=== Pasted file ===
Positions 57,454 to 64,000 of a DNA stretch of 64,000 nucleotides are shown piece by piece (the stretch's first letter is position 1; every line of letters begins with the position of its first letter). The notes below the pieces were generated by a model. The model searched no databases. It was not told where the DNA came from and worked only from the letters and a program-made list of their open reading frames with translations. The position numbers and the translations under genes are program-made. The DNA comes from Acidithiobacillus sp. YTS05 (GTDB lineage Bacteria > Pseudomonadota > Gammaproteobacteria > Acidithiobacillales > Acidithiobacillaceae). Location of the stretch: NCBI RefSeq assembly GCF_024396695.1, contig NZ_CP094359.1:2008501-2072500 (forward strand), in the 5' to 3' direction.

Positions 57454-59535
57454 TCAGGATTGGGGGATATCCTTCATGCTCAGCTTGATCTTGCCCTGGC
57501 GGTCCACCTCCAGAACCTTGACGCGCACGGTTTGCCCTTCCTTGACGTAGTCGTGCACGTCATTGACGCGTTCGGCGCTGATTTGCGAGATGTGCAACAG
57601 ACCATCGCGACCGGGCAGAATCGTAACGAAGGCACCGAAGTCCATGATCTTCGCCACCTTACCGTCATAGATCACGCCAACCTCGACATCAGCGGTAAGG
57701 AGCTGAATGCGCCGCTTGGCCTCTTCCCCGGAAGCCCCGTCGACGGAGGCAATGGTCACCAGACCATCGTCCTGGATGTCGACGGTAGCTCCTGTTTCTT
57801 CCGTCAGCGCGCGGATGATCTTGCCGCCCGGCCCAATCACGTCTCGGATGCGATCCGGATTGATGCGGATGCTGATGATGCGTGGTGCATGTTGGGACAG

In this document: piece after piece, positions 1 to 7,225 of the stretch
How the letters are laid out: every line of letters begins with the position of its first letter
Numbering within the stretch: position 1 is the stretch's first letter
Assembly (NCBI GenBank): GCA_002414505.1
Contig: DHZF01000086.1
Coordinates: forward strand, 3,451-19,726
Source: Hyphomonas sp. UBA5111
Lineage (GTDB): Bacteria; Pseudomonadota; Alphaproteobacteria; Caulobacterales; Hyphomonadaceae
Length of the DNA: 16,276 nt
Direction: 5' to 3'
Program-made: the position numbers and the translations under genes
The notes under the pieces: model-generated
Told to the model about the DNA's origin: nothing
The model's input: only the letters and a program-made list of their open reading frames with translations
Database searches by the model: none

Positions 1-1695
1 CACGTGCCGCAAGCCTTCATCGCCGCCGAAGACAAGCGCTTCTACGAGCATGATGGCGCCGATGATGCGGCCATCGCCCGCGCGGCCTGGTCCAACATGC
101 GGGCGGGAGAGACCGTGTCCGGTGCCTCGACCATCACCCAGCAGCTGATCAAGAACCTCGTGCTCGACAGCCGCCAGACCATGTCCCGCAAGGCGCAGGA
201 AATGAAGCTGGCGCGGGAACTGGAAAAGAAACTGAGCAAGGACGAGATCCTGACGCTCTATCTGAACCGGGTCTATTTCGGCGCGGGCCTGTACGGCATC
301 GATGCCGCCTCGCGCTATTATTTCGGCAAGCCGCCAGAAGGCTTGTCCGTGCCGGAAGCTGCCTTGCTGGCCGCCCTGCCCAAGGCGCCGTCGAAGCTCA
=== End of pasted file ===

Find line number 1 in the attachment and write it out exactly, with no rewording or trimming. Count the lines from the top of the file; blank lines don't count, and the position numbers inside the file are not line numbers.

Positions 57,454 to 64,000 of a DNA stretch of 64,000 nucleotides are shown piece by piece (the stretch's first letter is position 1; every line of letters begins with the position of its first letter). The notes below the pieces were generated by a model. The model searched no databases. It was not told where the DNA came from and worked only from the letters and a program-made list of their open reading frames with translations. The position numbers and the translations under genes are program-made. The DNA comes from Acidithiobacillus sp. YTS05 (GTDB lineage Bacteria > Pseudomonadota > Gammaproteobacteria > Acidithiobacillales > Acidithiobacillaceae). Location of the stretch: NCBI RefSeq assembly GCF_024396695.1, contig NZ_CP094359.1:2008501-2072500 (forward strand), in the 5' to 3' direction.